Basic Strategies & Multinational and Participation Strategies

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Basic Strategies & Multinational and Participation Strategies K. Praveen Parboteeah

Basic Strategies
Review of strategic decision making and strategic management Understanding of basic strategies And how to craft strategies Industry analysis SWOT analysis

Situation with diversified companies

The global-local dilemma
Some of the broad multinational strategies Multidomestic Transnational International Regional

Participation strategies – how should one enter a market

Multinational Strategies and the Global Local Dilemma

The local responsiveness solution
Customize organizations and products to country or regional differences

The global integration solution
Reduce costs with worldwide standardized products, uniform promotional strategies and distribution channels Seek lower costs or higher quality anywhere in the value chain and in the world

Four Broad Multinational Strategies
Solutions to the global--local responsiveness dilemma
Multidomestic Transnational International Regional

Multidomestic Strategy
Local markets are linked within a region Gives top priority to local responsiveness issues A form of the differentiation strategy Not limited to large multinationals

Examples of Multidomestic
Even for standardized products, sometimes localization is necessary Ex: McDonald’s could not sell its famous Big Mac in India – instead sells a mutton sandwich called Maharaja sandwich

Matsushita: A GLOCAL company – “go GLObal and act loCAL” Has key “go global, act local” strategies and policies
Be good citizen in all countries Give overseas operations your best manufacturing technology Keep expatriate headcount down – groom local managers Let plants set their own rules, fine-tune manufacturing process to match skills of workers Develop local R&D to tailor products to market Encourage competition among overseas outposts and with plants back home

Transnational/Global Strategy
Gives two goals top priority:
seek location advantages gain economic efficiencies from worldwide networks

Cost reductions Higher quality of products Customer satisfaction – can obtain and service product anywhere Increased competitive power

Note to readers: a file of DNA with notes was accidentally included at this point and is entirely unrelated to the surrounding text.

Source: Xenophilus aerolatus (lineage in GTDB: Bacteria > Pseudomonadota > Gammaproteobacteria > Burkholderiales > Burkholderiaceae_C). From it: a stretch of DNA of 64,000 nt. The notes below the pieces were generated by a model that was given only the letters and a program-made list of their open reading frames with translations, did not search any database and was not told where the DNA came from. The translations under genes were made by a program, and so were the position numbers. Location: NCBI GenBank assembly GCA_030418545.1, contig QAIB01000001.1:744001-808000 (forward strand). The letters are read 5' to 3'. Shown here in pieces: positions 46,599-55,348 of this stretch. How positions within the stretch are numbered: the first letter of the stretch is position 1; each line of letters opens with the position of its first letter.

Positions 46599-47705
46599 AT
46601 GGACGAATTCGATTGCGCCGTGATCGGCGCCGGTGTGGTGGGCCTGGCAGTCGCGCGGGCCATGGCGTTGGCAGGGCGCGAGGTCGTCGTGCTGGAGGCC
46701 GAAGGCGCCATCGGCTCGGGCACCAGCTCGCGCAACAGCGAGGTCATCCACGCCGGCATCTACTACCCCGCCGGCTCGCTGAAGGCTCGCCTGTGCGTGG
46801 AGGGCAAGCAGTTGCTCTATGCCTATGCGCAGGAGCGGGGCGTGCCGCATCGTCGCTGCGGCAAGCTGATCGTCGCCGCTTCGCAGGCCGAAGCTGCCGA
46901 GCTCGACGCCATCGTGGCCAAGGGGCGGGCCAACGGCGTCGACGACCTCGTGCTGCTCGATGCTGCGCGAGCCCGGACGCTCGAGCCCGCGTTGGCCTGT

Example of a Global Industry: Automobiles [Honda Civic vs. City]

Road Clearance Engine Computer Engine Size Suspension Turning Radius Comfort/Safety

Honda City’s is one inch higher because of Asia’s bumpier roads Honda City’s computer is positioned higher to protect it from floods Honda City’s is smaller – poor road quality and congestion means lower speed City’s strut system is simpler that the Civic’s wishbone system City’s tighter turning ratios can better handle narrow and twisting Asian roads City is smaller, has no airbags, antilock breaks, heaters – but has extra air conditioner

International Strategy
A compromise approach Global products, similar marketing techniques worldwide Upstream and support activities remain concentrated at home country

Regional Strategy
A compromise strategy Attempts to gain economic advantages from regional network Attempts to gain local adaptation advantages from regional adaptation

Ex: Guinness in Nigeria
Guinness is now seen as a Nigerian brand How did they achieve this? Their drive has been to make customers realize that they are producing for the local market “Our market is not expatriates” They rely on local raw materials Sorghum, a common cereal in West Africa is a base for Nigerian Guinness Gives it a preferred sweet flavor

Ex: Nigeria and Guinness
Product innovation – Malta Guinness – non-alcoholic beer because people drink lightly Guinness Nigeria developed various products with a taste, alcohol strength, and consistency tailored to Nigeria Marketing is also tailored to Nigerian culture

Mixed Strategies
Seldom do companies adopt pure forms Different strategies for each business Different strategies for product differences

Pressures to Globalize...
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